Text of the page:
Sooner or later the this limited space of little earth has to trigger idiosyncrasy in people, and then a terrible fight will break out that will run the risk of completely destroying the fragile little vessel. Sooner or later they will have their peace, inviting us to the most tranquil (and witty) bathing scene: hanging upside down, the actor-“reflection” perfectly mirrors the actions of his washing counterpart. And then he himself laughs sadly at his find – the “reflection” has to catch a kerchief that was thrown down: even the virtuosos of flight of “Les Mains, les Pieds et la Tête Aussi” are incapable of repealing the “proposed circumstances” of gravity.


A heightened sense of danger is not merely emphasized here – as in, look at what our world is coming to, -- but constitutes the primary condition of the actors’ existence. Bolze confessed that the actors have to work in a state of constant overcoming of fear. Danger is amplified from scene to scene – and, finally, the half-destroyed structure, the last remaining “ground” under the feet of the last remaining humans, tilts dangerously, frozen in mid-air. The actors tumble down, grasping at the last straws – and at each other. Gradually, though, they find their bearings, build a new passageway above the abyss. It is as if they learn again how to hold out their hands to each other (or to open up their souls). And, though it seems almost nonsensical, they manage to find peace and harmony on this “horizon of events”.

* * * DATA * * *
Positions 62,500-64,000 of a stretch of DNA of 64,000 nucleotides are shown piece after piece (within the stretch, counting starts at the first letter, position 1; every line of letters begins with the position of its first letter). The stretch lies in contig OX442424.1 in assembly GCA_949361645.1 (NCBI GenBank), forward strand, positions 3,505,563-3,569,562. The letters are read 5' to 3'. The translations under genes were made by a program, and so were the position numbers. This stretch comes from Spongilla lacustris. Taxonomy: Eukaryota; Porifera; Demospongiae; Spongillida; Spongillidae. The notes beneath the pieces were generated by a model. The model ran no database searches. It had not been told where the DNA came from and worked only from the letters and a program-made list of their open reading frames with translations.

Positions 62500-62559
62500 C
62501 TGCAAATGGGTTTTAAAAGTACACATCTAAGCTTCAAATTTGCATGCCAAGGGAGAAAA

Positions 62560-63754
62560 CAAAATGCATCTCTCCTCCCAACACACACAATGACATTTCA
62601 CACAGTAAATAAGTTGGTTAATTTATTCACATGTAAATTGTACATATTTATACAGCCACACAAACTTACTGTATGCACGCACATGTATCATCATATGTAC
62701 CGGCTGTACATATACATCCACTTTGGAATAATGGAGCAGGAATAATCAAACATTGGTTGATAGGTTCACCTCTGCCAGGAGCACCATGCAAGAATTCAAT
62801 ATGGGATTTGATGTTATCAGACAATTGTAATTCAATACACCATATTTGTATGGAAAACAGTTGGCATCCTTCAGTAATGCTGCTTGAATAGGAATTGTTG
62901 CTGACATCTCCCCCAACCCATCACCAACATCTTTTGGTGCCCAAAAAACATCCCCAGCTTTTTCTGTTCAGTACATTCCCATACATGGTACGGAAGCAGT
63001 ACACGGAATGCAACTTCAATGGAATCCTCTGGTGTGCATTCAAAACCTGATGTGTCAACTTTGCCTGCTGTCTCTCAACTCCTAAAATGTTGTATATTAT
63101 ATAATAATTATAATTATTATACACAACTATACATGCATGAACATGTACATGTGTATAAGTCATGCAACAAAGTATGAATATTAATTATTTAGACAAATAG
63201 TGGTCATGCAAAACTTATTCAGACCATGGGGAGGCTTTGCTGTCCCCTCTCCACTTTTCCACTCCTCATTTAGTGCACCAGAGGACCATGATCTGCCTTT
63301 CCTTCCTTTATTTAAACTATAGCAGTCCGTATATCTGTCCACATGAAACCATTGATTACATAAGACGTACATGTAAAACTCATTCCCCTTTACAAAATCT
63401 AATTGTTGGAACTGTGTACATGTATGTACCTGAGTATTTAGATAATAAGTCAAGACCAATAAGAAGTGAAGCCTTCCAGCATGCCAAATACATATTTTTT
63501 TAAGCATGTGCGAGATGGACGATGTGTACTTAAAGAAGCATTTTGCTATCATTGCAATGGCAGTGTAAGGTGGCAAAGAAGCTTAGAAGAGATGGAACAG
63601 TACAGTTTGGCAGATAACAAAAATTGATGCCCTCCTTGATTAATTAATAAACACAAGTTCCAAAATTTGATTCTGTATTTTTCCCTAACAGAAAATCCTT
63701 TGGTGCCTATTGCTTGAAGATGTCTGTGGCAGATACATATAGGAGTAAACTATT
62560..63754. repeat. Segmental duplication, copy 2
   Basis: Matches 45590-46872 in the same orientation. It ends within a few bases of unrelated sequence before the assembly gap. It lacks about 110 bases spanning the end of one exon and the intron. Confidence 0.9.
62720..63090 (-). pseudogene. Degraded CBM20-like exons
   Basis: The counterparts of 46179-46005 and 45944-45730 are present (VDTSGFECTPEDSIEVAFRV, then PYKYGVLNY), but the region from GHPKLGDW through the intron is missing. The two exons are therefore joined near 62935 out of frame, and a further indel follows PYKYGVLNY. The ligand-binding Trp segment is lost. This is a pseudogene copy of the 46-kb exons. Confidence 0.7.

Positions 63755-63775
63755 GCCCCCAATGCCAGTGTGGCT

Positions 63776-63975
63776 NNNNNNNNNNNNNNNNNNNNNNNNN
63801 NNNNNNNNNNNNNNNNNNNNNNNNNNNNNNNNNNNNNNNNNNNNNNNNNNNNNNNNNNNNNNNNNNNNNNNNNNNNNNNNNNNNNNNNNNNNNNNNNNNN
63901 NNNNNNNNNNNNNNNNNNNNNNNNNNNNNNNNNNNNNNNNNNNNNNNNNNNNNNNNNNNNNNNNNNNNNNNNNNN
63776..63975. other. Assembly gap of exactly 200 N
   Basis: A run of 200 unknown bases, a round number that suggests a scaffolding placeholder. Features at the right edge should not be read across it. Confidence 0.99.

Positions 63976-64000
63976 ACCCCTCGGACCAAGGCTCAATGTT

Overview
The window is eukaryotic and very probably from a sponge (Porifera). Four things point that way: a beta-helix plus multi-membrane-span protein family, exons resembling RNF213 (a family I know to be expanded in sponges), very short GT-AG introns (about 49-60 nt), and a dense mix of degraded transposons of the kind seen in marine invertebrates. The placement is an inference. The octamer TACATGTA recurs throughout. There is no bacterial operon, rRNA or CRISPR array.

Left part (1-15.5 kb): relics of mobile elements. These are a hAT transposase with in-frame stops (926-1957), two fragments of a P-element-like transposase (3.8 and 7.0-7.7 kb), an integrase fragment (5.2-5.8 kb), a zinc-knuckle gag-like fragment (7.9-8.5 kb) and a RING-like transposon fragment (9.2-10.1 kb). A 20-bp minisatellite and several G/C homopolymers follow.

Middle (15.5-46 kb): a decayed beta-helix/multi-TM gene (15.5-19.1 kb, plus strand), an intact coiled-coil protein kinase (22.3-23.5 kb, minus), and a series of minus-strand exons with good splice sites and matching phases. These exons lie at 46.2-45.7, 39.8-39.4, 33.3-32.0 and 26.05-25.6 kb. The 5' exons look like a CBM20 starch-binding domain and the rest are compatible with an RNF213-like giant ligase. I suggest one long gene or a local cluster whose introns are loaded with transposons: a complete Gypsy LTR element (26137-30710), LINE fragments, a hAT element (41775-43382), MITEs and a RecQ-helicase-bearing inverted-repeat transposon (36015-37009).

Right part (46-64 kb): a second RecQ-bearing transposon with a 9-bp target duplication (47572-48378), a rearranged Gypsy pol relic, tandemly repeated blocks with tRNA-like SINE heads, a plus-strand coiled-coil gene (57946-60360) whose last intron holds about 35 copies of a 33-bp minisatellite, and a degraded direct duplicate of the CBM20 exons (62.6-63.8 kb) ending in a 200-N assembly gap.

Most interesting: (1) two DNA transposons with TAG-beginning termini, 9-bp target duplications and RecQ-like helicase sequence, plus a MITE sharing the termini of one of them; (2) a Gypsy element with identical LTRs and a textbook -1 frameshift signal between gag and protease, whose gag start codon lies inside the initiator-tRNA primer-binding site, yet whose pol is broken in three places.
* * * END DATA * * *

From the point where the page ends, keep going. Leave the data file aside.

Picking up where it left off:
Olga Foux


Dossier


“Les Mains, les Pieds et la Tête Aussi” Company (France) started in 2002 with its first production “Fenêtres” (“Windows”). This production was then followed by “Tangentes”, “Ali” (where Mathurin Bolze together with his partner showed to the world a three-legged creature, comically competing with each other and constituting a single whole), “Xebeche” (“a dead man” in Hindu, and, finally, “Du Goudron et des Plumes” (“Tar and Feathers”). In 2009, Mathurin Bolze was awarded “Le Prix du Cirque”, France’s most prestigious circus award.